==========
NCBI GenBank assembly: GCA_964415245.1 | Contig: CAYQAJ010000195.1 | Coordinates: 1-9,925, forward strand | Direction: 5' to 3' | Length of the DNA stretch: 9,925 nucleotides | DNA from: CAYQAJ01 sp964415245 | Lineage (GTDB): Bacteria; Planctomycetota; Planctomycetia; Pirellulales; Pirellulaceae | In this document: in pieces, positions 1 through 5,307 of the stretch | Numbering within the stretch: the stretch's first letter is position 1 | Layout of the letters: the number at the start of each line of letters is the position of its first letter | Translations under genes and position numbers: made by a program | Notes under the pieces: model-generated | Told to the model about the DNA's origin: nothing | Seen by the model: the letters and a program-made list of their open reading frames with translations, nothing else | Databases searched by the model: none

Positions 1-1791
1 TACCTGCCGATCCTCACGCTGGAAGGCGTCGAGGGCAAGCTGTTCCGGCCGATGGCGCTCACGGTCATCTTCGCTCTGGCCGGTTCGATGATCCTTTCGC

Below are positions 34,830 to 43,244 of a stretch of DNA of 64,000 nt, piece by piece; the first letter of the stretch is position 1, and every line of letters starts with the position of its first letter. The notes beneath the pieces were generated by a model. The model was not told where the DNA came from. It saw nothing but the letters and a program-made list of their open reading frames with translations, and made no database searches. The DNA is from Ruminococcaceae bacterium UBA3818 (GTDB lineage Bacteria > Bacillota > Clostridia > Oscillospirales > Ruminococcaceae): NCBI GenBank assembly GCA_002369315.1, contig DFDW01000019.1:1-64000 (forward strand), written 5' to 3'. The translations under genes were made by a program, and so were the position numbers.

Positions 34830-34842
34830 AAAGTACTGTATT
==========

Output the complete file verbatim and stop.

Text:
NCBI GenBank assembly: GCA_964415245.1 | Contig: CAYQAJ010000195.1 | Coordinates: 1-9,925, forward strand | Direction: 5' to 3' | Length of the DNA stretch: 9,925 nucleotides | DNA from: CAYQAJ01 sp964415245 | Lineage (GTDB): Bacteria; Planctomycetota; Planctomycetia; Pirellulales; Pirellulaceae | In this document: in pieces, positions 1 through 5,307 of the stretch | Numbering within the stretch: the stretch's first letter is position 1 | Layout of the letters: the number at the start of each line of letters is the position of its first letter | Translations under genes and position numbers: made by a program | Notes under the pieces: model-generated | Told to the model about the DNA's origin: nothing | Seen by the model: the letters and a program-made list of their open reading frames with translations, nothing else | Databases searched by the model: none

Positions 1-1791
1 TACCTGCCGATCCTCACGCTGGAAGGCGTCGAGGGCAAGCTGTTCCGGCCGATGGCGCTCACGGTCATCTTCGCTCTGGCCGGTTCGATGATCCTTTCGC

Below are positions 34,830 to 43,244 of a stretch of DNA of 64,000 nt, piece by piece; the first letter of the stretch is position 1, and every line of letters starts with the position of its first letter. The notes beneath the pieces were generated by a model. The model was not told where the DNA came from. It saw nothing but the letters and a program-made list of their open reading frames with translations, and made no database searches. The DNA is from Ruminococcaceae bacterium UBA3818 (GTDB lineage Bacteria > Bacillota > Clostridia > Oscillospirales > Ruminococcaceae): NCBI GenBank assembly GCA_002369315.1, contig DFDW01000019.1:1-64000 (forward strand), written 5' to 3'. The translations under genes were made by a program, and so were the position numbers.

Positions 34830-34842
34830 AAAGTACTGTATT